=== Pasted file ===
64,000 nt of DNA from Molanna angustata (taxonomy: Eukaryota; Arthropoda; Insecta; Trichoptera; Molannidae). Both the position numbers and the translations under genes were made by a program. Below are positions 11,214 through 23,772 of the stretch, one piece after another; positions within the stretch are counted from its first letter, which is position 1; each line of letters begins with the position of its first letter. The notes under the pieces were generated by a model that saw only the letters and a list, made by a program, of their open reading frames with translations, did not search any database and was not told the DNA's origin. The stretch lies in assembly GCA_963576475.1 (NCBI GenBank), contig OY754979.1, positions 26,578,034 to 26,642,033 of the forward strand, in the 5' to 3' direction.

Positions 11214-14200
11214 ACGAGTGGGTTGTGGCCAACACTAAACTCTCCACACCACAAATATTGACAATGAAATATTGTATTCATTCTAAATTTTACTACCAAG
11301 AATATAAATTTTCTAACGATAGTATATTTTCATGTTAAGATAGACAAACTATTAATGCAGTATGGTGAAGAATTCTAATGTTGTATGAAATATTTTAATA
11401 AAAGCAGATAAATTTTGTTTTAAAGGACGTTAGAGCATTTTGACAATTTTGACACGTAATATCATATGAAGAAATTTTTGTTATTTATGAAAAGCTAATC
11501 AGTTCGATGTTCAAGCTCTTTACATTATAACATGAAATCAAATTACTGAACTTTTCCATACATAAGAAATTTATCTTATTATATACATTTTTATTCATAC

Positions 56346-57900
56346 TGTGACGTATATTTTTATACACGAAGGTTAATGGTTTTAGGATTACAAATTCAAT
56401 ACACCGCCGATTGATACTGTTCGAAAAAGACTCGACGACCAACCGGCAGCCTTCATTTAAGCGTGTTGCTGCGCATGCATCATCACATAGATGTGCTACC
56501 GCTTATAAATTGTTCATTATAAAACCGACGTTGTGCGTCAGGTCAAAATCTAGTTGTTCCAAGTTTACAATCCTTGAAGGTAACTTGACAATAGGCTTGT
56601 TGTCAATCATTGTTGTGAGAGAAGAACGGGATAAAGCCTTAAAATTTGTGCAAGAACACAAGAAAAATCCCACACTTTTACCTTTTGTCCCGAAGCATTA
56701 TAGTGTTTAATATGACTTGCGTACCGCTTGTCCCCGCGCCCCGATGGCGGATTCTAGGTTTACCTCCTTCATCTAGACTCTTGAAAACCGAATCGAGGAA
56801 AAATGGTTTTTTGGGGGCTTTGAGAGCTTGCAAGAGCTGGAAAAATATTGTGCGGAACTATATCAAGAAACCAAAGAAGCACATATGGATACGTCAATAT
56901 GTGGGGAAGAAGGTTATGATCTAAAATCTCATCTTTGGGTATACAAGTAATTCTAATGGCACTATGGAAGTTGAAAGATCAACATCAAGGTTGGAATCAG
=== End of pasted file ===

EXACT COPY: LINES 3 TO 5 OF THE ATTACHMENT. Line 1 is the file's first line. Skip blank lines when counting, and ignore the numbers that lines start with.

11214 ACGAGTGGGTTGTGGCCAACACTAAACTCTCCACACCACAAATATTGACAATGAAATATTGTATTCATTCTAAATTTTACTACCAAG
11301 AATATAAATTTTCTAACGATAGTATATTTTCATGTTAAGATAGACAAACTATTAATGCAGTATGGTGAAGAATTCTAATGTTGTATGAAATATTTTAATA
11401 AAAGCAGATAAATTTTGTTTTAAAGGACGTTAGAGCATTTTGACAATTTTGACACGTAATATCATATGAAGAAATTTTTGTTATTTATGAAAAGCTAATC